Rolling Stone's The 50 Best Albums of 2020 - Rated 7/50!
Consequence of Sound's Top 50 Albums Of 2020 - Rated 6/50!
NPR's The 50 Best Albums Of 2020 - Rated 47/50!
Paste's The 50 Best Albums Of 2020 - Rated 2/50!
Waxhatchee's Saint Cloud is an unflinching self-examination whose raw, exposed narrative terrain is aided by a shift in sonic arrangements. While her last two records (Out In The Storm and Ivy Tripp) featured the kind of big guitars, well-honed noise and battering sounds that characterized her Philadelphia scene and strongly influenced a burgeoning new class of singer-songwriters, Saint Cloud strips back those layers to create space for Katie Crutchfield's voice and lyrics.
Over the course of Saint Cloud's 11 songs, which were recorded and produced by Brad Cook (Bon Iver), Crutchfield peels back the distortion of electric guitars to create a wider sonic palette than on any previous Waxahatchee album. It is a record filled with nods to classic country folk-inspired tones and distinctly modern touches. The result is a classic Americana sound befitting an artist who has emerged as one of the signature storytellers of her time.
One must assume that with sobriety comes a sense of clarity. But for Crutchfield it wasn't an immediate discovery. At first, her writing initially felt blurred. But for this reason, the songs feel all the more tender, as if each line was delicately molded into place. It's Saint Cloud's genuine storytelling about traveling across the world and making repeated mistakes that allows you to easily view all the crosses she's removed, reexamined, and replaced. It's soft and sunny, without being deceitfully utopian. But more importantly, it's a replanting of Crutchfield's roots. She's removed all the weeds and decided to let herself bloom. With a folksy, gentle backbeat, Saint Cloud becomes the soundtrack for new beginnings.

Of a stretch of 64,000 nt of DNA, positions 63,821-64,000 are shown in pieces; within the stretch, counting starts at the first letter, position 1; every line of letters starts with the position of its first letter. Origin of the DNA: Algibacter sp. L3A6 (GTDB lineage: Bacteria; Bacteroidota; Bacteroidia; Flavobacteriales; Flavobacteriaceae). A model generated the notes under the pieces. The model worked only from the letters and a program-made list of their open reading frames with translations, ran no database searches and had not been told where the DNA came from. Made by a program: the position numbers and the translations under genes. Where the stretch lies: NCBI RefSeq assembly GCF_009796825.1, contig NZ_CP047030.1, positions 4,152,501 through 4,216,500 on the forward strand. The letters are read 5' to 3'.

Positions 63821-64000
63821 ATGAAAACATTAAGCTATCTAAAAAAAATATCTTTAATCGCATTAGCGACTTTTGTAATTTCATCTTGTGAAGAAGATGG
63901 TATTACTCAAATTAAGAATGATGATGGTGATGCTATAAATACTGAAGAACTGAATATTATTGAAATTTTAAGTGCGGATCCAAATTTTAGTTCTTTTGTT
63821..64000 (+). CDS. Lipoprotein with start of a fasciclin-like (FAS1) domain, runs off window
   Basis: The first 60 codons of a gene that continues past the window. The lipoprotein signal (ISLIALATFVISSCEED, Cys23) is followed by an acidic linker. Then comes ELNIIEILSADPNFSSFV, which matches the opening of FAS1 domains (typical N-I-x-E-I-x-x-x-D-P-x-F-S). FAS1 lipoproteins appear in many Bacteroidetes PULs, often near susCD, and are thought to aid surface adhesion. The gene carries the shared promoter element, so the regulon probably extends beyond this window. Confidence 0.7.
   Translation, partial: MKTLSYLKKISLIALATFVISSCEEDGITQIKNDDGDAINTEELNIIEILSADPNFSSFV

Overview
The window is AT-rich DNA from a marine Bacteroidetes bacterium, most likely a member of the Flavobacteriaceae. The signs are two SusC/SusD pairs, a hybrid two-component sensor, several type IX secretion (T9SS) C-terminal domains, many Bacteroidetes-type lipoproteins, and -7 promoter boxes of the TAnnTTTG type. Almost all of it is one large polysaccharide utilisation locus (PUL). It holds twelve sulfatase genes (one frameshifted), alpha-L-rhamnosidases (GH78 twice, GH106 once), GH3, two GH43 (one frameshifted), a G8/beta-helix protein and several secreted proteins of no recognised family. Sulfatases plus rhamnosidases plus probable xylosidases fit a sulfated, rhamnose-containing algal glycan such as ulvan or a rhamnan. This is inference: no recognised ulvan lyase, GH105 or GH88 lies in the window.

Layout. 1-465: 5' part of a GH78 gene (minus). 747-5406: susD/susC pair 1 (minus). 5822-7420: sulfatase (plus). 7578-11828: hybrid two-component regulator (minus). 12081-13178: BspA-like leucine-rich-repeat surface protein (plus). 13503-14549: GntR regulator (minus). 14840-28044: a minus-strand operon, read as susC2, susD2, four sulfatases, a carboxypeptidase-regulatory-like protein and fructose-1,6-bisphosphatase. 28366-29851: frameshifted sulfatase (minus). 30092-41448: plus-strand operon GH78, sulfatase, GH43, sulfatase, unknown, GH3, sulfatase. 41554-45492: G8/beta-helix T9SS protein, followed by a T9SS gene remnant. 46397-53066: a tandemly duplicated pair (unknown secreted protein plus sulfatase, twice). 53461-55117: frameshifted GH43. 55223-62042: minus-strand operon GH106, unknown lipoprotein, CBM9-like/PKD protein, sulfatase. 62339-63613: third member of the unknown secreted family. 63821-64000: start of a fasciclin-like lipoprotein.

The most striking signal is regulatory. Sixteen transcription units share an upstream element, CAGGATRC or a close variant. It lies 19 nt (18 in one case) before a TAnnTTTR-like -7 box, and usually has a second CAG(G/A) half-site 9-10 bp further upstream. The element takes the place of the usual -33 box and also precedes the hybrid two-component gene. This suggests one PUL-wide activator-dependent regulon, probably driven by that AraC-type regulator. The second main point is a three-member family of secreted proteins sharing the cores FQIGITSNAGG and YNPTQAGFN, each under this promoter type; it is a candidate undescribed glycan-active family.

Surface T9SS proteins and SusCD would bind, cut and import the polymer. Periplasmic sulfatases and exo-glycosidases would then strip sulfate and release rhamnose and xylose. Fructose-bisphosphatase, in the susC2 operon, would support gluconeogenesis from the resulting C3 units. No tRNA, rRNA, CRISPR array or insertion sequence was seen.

In some ways, it possesses little pieces of all the musical lives Crutchfield has lived before: punk-y vocals à la her once-upon-a-time rock band with Allison, P.S. Eliot; searing, Dylan-esque vocal delivery; chiming guitars straight off Out in the Storm; pastoral folk not unlike that of her 2018 EP Great Thunder. The songwriting remains impeccable. Within 10 seconds, you know - without a doubt - it's a Waxahatchee album. Yet it's different from anything she's ever released before... Saint Cloud is a whole new world.
The collection of 11 songs isn't really rock, Americana or country. But it's arresting, as Crutchfield's voice sets scenes filled with lilacs in full bloom, fiery West Memphis sunsets and car wheels on Arkadelphia Road.
On Saint Cloud, singer-songwriter Katie Crutchfield delved into her Alabama roots to create a stripped-back Americana sound, drawing on influences like Lucinda Williams and Emmylou Harris. (Just look at the album cover of Crutchfield perched on a pickup truck with red roses in its bed, and you'll get the idea.) Newly sober, Crutchfield's songwriting is pure and hits you like a gut punch - whether she's likening love to honey on a spoon ('Can't Do Much') or reflecting on picked flowers in a Topo Chico bottle ('Lilacs'). Released the month the pandemic was declared a national emergency, it's the kind of country comfort we didn't know wed need so badly.
- Black Vinyl LP
- Heavyweight inner sleeve with lyrics
- Single jacket
- 24"x36" full-color poster
- Limited time digital download card
- Can't Do Much
- The Eye
- Ruby Falls
- St. Cloud